In Chester town there liv'd A brisk young widow. For beauty and fine clothes None could excel her. She was proper stout and tall, Her fingers long and small, She's a comely dame withall, She's a brisk young widow. A lover soon there came, A brisk young farmer, With his hat turn'd up all round, Seeking to gain her. "My dear, for love of you This wide world I'd go through If you will but prove true You shall wed a farmer." Says she: "I'm not for you Nor no such fellow. I'm for a lively lad With lands and riches, 'Tis not your hogs and yowes Can maintain furbelows, My silk and satin clothes Are all my glory". "O madam, don't be coy For all your glory, For fear of another day And another story. If the world on you should frown Your top-knot must come down To a Lindsey-woolsey gown. Where is then your glory?" At last there came that way A sooty collier, With his hat bent down all round, And soon he did gain her: Whereat the farmer swore, "The widow's mazed, I'm sure. I'll never court no more A brisk young widow!"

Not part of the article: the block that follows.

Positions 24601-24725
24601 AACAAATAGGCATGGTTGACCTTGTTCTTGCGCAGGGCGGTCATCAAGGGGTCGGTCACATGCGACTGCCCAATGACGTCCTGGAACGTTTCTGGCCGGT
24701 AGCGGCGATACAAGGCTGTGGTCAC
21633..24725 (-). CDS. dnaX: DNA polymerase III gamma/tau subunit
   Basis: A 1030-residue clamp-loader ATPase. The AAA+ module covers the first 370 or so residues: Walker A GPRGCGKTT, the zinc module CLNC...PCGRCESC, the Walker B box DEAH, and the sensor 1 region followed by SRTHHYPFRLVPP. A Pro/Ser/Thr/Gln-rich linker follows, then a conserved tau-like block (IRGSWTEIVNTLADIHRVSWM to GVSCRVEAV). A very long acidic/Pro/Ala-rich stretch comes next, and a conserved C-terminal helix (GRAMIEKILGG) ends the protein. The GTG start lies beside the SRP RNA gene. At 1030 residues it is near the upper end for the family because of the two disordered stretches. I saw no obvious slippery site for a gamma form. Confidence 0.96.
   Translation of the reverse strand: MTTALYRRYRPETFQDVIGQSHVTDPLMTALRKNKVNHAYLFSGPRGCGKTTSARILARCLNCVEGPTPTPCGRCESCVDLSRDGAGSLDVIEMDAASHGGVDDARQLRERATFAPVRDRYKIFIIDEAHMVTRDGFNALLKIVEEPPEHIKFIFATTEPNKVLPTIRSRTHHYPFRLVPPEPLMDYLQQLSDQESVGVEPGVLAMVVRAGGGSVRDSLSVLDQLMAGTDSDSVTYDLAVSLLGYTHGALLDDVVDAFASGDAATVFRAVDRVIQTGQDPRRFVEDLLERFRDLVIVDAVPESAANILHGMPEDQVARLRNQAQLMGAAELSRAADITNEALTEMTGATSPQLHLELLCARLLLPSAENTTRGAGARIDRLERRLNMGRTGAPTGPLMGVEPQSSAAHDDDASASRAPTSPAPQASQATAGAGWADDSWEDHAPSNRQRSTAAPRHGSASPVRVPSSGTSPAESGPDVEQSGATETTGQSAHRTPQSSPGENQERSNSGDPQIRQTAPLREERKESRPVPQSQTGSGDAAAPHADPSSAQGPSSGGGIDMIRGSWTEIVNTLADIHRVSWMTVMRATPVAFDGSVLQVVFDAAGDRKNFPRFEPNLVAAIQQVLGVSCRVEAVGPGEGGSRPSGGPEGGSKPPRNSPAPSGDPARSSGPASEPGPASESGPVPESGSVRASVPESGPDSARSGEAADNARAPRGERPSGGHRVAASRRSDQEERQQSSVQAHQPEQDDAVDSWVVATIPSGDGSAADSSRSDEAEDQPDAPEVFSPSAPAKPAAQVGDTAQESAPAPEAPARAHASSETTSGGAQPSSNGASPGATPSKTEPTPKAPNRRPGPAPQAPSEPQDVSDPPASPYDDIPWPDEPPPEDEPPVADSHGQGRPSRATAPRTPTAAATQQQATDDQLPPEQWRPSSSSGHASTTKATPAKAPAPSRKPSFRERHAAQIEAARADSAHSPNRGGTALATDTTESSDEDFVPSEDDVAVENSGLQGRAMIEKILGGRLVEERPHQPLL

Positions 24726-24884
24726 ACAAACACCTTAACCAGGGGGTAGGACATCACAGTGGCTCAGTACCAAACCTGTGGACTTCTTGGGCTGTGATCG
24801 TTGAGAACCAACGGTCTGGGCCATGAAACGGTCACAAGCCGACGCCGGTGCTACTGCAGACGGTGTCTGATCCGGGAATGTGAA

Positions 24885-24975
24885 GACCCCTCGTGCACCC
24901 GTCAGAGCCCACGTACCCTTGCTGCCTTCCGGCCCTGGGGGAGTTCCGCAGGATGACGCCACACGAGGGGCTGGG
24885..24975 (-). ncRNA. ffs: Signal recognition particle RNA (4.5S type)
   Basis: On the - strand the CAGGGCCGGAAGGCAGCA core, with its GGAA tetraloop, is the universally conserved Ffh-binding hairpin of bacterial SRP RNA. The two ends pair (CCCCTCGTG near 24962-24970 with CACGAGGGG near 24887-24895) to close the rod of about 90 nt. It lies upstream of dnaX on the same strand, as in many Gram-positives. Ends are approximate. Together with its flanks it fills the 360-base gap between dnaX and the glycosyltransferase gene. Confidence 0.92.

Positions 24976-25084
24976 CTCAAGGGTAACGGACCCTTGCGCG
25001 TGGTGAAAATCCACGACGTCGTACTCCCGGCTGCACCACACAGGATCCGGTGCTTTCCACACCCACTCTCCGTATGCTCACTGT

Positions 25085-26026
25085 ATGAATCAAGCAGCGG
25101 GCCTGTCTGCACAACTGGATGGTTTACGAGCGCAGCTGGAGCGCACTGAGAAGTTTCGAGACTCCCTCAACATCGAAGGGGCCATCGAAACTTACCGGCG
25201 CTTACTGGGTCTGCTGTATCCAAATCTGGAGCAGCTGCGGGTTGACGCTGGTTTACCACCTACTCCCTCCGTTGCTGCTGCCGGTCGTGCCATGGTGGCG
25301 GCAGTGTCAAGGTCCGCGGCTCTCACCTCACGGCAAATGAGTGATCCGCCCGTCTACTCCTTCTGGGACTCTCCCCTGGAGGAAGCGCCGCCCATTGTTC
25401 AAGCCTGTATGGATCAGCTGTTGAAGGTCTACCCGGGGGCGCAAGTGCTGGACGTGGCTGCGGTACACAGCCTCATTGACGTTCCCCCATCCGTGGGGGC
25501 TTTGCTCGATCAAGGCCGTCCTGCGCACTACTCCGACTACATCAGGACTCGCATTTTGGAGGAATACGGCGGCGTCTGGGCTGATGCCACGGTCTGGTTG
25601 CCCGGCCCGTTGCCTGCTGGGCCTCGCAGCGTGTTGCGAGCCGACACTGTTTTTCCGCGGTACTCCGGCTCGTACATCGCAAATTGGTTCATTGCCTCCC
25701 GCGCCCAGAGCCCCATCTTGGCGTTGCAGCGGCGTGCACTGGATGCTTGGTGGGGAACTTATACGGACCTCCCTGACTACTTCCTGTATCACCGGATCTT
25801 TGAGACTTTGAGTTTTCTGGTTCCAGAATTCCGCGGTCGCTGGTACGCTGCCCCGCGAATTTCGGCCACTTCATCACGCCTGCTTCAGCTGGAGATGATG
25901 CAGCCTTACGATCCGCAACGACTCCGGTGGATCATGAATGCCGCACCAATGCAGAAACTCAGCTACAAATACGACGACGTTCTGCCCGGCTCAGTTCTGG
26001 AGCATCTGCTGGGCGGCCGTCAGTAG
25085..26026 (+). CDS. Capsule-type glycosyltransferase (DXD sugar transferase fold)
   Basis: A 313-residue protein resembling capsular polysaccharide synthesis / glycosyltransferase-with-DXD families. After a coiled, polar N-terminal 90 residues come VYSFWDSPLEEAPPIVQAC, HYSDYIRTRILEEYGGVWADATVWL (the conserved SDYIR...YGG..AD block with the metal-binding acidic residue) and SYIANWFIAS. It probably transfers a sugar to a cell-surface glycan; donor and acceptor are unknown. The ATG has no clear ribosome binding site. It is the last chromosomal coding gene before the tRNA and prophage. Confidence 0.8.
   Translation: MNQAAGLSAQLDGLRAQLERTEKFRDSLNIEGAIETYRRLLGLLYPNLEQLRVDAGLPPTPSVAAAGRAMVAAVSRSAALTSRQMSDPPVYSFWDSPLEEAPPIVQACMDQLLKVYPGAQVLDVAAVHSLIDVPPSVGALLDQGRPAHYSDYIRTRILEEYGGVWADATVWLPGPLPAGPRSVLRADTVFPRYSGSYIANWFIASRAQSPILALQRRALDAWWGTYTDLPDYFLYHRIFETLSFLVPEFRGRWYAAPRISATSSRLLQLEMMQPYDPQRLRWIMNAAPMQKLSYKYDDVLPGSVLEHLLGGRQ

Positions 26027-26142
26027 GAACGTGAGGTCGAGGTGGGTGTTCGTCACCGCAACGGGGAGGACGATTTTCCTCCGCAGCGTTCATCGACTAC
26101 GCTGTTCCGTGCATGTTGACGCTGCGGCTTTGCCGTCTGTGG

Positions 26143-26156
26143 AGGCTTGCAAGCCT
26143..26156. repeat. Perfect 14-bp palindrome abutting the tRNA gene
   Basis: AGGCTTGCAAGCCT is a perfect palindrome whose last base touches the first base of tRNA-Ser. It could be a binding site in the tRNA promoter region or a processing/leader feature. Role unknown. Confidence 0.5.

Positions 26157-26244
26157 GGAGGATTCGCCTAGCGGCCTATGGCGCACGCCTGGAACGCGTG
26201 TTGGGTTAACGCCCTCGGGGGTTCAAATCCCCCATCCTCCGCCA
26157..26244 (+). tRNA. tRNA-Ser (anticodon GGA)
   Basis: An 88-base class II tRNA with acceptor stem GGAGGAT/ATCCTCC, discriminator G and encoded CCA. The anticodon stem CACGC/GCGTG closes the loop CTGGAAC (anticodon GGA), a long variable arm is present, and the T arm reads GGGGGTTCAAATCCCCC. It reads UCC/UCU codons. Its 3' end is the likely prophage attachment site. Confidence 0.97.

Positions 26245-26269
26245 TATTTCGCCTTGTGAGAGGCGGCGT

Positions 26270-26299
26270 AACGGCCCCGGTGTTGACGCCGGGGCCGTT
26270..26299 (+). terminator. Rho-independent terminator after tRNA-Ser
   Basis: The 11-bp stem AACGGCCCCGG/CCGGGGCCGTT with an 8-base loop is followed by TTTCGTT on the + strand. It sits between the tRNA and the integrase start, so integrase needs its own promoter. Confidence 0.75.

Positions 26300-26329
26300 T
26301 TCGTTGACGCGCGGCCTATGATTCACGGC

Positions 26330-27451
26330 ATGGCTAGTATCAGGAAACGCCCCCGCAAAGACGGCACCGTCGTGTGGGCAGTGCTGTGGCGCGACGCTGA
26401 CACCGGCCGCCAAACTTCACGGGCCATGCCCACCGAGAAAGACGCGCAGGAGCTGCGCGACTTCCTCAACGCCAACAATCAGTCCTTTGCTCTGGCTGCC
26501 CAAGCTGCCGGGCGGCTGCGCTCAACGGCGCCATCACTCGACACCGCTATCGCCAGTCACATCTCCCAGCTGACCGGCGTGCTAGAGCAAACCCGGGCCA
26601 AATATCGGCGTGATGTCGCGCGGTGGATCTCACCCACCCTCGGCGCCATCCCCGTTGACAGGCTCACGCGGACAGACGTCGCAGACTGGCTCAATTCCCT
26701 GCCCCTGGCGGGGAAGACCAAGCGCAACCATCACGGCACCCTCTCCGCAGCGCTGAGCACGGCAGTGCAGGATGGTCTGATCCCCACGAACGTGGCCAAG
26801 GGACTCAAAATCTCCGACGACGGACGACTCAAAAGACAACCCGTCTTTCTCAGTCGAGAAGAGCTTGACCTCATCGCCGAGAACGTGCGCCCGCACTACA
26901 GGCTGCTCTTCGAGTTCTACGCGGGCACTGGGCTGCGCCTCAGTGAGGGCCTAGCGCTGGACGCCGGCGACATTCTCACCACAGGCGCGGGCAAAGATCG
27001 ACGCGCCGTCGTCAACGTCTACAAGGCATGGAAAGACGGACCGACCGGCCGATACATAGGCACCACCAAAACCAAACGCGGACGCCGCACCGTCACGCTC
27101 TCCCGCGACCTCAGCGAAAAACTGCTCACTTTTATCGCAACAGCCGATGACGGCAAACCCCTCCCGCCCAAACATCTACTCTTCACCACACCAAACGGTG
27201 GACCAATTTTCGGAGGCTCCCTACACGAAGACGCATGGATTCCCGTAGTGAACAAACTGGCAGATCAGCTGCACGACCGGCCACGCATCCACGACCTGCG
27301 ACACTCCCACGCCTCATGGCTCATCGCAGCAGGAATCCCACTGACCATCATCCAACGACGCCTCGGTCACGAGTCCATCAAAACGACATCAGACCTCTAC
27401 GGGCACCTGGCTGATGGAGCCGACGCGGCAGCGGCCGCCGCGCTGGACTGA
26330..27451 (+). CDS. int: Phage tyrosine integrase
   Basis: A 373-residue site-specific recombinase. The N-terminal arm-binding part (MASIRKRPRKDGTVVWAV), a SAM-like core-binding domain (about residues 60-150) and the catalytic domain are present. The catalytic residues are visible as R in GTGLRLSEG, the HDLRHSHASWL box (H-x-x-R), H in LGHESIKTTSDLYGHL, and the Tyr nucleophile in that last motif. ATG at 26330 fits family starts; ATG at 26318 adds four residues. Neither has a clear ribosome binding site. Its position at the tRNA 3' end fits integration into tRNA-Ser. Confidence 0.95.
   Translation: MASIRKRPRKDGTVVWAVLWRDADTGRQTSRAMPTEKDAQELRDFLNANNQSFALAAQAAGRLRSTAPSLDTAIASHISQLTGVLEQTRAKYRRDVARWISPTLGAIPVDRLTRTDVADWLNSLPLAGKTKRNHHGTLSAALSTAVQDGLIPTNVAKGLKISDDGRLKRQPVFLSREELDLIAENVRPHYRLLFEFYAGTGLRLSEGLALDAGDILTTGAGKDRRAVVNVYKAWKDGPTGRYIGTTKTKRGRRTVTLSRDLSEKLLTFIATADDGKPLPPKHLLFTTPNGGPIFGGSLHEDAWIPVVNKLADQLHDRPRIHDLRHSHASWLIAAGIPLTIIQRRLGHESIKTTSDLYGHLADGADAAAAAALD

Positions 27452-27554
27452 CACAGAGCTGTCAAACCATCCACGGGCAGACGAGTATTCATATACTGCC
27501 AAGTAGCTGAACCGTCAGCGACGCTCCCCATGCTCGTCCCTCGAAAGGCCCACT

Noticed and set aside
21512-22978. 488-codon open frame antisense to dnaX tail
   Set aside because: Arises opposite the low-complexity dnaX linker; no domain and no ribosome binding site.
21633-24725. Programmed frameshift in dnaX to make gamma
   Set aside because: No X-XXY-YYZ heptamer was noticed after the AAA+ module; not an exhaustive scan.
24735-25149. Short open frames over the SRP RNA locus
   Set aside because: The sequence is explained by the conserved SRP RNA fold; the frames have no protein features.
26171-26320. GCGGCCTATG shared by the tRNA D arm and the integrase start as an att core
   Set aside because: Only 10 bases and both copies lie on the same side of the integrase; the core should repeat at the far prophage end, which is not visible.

Musical settings (art songs, Lieder, mélodies, (etc.), choral pieces, and other vocal works set to this text), listed by composer (not necessarily exhaustive)
Researcher for this text: Ted Perry